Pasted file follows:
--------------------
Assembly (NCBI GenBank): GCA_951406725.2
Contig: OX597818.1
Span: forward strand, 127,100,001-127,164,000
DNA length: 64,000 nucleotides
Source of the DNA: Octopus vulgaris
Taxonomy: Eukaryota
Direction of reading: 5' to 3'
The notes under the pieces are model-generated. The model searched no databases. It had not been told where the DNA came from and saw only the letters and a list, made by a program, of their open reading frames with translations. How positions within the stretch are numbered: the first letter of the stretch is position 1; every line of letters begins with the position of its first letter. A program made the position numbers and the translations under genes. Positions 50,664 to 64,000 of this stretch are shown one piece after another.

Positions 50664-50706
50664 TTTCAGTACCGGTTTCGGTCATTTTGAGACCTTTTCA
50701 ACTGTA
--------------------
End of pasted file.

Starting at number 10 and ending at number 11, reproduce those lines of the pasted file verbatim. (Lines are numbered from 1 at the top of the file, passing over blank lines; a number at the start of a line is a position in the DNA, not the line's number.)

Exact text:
50664 TTTCAGTACCGGTTTCGGTCATTTTGAGACCTTTTCA
50701 ACTGTA